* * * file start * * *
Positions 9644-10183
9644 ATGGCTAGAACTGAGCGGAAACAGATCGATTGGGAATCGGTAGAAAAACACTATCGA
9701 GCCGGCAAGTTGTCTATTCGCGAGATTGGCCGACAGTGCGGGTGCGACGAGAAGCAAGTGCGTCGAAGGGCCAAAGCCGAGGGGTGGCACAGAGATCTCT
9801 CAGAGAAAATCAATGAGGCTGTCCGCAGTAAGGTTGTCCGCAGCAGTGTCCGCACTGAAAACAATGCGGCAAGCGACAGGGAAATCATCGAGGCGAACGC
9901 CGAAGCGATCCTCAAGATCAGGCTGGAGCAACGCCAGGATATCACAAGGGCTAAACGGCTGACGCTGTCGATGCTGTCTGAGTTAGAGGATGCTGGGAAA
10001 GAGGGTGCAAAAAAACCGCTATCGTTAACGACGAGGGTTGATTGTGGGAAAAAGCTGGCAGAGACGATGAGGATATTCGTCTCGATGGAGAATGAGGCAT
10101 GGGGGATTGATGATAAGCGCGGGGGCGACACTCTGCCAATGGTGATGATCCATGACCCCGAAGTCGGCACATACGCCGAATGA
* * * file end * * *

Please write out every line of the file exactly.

Positions 9644-10183
9644 ATGGCTAGAACTGAGCGGAAACAGATCGATTGGGAATCGGTAGAAAAACACTATCGA
9701 GCCGGCAAGTTGTCTATTCGCGAGATTGGCCGACAGTGCGGGTGCGACGAGAAGCAAGTGCGTCGAAGGGCCAAAGCCGAGGGGTGGCACAGAGATCTCT
9801 CAGAGAAAATCAATGAGGCTGTCCGCAGTAAGGTTGTCCGCAGCAGTGTCCGCACTGAAAACAATGCGGCAAGCGACAGGGAAATCATCGAGGCGAACGC
9901 CGAAGCGATCCTCAAGATCAGGCTGGAGCAACGCCAGGATATCACAAGGGCTAAACGGCTGACGCTGTCGATGCTGTCTGAGTTAGAGGATGCTGGGAAA
10001 GAGGGTGCAAAAAAACCGCTATCGTTAACGACGAGGGTTGATTGTGGGAAAAAGCTGGCAGAGACGATGAGGATATTCGTCTCGATGGAGAATGAGGCAT
10101 GGGGGATTGATGATAAGCGCGGGGGCGACACTCTGCCAATGGTGATGATCCATGACCCCGAAGTCGGCACATACGCCGAATGA